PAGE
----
Framed by Putumayo, the Rainbow Nation sounds unified. South Africa presents, not so much a country, as a massive group hug.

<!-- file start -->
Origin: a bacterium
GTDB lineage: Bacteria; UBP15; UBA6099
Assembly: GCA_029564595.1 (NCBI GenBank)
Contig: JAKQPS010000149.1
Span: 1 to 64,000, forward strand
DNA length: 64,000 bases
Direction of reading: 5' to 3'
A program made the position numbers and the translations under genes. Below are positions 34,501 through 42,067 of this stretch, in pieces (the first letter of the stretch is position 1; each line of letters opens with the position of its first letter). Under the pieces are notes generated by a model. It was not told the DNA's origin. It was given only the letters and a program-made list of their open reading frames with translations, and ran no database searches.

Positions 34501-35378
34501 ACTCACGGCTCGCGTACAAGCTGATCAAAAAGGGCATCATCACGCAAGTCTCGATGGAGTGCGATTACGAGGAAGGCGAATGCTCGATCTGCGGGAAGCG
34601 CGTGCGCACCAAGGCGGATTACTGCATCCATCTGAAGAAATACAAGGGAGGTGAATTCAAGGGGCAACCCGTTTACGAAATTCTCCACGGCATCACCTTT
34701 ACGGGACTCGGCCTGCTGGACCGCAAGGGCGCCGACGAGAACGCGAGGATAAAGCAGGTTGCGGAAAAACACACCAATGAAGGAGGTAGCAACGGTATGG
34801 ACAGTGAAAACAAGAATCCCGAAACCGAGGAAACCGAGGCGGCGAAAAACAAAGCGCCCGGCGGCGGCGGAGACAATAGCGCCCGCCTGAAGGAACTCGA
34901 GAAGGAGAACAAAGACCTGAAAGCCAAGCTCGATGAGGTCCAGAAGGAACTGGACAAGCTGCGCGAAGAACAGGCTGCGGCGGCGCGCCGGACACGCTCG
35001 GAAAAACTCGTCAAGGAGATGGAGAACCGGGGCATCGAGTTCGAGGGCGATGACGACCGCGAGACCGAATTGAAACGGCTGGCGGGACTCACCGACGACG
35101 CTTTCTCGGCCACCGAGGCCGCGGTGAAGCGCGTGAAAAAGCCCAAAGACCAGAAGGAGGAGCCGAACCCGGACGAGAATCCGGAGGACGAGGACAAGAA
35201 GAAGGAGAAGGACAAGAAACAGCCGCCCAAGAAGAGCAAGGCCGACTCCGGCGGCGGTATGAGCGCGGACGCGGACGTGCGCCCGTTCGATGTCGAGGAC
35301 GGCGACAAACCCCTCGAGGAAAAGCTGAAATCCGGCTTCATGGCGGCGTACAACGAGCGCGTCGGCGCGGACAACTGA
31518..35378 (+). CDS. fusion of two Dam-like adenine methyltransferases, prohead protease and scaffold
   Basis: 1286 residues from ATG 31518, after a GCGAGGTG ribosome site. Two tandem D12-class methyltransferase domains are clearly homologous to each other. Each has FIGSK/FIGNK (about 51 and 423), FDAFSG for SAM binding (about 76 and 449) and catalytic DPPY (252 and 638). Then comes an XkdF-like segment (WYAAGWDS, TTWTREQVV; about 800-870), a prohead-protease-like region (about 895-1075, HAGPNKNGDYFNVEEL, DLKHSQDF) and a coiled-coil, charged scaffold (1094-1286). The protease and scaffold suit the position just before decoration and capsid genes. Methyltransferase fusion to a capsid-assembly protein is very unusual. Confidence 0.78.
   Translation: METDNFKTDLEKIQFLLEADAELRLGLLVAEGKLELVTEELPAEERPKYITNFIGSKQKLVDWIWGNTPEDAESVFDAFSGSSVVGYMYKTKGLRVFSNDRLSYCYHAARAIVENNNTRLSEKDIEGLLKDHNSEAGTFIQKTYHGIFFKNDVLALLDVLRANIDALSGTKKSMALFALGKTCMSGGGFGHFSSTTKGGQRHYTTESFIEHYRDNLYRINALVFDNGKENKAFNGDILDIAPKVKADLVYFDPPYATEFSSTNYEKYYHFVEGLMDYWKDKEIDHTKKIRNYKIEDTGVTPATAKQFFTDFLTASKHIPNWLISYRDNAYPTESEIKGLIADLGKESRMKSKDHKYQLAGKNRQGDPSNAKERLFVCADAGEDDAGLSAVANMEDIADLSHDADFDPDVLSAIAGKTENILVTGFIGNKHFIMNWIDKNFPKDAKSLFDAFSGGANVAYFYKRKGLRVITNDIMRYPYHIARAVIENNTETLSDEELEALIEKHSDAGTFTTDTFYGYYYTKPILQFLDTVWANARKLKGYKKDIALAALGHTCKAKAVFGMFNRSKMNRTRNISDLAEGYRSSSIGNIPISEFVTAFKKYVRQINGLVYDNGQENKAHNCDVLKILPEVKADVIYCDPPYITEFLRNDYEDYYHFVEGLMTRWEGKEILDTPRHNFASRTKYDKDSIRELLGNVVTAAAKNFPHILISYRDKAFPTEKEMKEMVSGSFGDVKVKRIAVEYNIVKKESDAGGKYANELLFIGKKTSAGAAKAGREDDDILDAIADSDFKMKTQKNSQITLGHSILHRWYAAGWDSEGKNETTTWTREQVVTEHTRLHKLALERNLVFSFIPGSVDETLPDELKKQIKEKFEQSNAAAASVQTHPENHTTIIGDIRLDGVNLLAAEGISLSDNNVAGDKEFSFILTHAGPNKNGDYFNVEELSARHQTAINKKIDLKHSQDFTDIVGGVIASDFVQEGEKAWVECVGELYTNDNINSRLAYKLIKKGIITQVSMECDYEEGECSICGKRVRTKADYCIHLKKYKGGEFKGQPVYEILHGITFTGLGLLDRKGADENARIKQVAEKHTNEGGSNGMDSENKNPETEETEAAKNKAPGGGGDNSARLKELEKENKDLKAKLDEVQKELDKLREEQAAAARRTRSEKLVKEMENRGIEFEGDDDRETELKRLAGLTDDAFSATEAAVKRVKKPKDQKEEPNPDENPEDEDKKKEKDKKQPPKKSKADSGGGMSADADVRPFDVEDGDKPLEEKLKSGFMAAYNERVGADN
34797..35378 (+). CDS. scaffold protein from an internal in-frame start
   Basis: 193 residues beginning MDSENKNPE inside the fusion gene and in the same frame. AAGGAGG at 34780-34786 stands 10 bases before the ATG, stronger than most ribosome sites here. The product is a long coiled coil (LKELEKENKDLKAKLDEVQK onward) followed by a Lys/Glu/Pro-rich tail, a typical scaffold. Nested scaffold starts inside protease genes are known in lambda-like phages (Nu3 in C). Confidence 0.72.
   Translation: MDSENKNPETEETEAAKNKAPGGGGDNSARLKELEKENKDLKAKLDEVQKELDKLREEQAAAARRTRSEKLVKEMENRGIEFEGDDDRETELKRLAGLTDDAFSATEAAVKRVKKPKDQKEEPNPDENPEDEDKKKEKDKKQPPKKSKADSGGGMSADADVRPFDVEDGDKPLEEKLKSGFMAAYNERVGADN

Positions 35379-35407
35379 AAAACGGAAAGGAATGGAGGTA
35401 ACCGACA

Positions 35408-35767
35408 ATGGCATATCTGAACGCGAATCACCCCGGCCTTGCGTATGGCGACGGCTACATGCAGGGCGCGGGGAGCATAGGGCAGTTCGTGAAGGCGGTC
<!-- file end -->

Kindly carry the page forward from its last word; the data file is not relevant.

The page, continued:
As a compilation, South Africa rides along on what you might call the Ladysmith Black Mambazo side of South African music. It's melodic and hummable. We hear the sweet roll-and-rise of kwela, the optimistic bounce of township jive, and the lyrics are uplifting and more religious than expected. Nibs Van Der Spuy wishes for hope and salvation. The Blk Sonshine duo, cutting to the chase, simply titles a song "Nkosi", which means "God" in Xhosa. The disc ends with the Soweto Gospel Choir. In compiling South Africa, producers have avoided the obvious names, Lucky Dube, Ladysmith, the Mahotella Queens, instead making more idiosyncratic choices like Zoro, Phinda, Bholoja. Miriam Makeba is represented not by "Pata Pata" or "The Click Song", but the earlier "Orlando", and Phinda's stint playing Rafiki in The Lion King is treated with singular pride in the publicity for this release. Framed by Putumayo, the Rainbow Nation sounds unified, not so much a country, more like a massive group hug.